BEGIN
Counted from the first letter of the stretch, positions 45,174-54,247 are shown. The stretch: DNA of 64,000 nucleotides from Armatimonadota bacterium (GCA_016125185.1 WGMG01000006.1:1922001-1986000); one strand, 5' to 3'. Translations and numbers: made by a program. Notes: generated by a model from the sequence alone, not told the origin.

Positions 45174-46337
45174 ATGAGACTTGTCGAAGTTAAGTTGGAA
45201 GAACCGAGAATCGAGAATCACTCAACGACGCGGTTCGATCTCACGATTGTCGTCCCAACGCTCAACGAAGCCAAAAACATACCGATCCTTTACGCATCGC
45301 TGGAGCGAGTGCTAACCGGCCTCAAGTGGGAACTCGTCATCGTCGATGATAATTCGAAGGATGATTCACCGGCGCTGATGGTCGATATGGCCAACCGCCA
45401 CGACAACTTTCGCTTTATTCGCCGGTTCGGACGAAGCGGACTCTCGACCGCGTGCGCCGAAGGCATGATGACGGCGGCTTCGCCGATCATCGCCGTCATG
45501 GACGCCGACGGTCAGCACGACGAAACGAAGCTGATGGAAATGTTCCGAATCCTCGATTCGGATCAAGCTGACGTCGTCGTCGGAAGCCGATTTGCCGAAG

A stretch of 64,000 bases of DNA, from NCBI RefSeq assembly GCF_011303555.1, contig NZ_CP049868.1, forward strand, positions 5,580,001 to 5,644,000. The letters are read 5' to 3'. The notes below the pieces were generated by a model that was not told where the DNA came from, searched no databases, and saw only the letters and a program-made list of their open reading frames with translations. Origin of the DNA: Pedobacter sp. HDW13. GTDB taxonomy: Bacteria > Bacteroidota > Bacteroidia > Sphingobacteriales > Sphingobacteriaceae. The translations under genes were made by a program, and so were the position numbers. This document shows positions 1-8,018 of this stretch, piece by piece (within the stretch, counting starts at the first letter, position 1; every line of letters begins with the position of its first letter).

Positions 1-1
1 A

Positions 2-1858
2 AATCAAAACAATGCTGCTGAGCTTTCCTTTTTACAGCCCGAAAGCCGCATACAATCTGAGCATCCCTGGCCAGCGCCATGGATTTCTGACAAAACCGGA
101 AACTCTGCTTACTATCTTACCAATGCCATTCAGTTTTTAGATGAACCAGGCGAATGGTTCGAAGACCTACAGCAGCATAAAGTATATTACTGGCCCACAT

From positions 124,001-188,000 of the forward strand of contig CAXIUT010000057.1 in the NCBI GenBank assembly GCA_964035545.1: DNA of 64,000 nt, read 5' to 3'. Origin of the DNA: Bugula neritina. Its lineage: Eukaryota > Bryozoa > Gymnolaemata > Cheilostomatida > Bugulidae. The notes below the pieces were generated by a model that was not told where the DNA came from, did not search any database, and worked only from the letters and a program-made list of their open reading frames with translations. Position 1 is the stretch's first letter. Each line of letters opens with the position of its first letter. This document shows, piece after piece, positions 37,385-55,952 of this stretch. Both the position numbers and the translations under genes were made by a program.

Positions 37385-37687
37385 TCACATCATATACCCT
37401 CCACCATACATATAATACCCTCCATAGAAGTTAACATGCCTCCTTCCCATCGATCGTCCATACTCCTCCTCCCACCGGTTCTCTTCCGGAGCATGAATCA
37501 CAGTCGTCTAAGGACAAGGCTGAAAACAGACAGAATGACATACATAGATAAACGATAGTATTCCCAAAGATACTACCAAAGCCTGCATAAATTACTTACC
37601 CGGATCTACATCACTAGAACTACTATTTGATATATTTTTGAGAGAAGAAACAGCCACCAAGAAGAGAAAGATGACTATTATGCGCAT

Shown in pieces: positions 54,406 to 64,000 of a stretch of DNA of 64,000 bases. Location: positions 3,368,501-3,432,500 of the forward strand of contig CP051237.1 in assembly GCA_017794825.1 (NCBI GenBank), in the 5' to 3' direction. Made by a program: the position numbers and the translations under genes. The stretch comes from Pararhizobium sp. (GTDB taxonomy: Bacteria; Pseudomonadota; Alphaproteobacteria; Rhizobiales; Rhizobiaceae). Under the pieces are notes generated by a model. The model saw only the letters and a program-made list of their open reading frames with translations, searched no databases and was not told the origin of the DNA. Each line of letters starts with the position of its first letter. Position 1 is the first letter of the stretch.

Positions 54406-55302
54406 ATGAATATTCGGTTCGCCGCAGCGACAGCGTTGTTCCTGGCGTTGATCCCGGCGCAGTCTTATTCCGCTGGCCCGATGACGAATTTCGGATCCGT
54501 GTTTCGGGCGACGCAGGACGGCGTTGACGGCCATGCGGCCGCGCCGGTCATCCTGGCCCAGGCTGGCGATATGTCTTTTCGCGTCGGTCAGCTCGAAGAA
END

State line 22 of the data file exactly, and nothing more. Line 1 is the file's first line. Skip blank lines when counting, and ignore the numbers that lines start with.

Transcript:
54406 ATGAATATTCGGTTCGCCGCAGCGACAGCGTTGTTCCTGGCGTTGATCCCGGCGCAGTCTTATTCCGCTGGCCCGATGACGAATTTCGGATCCGT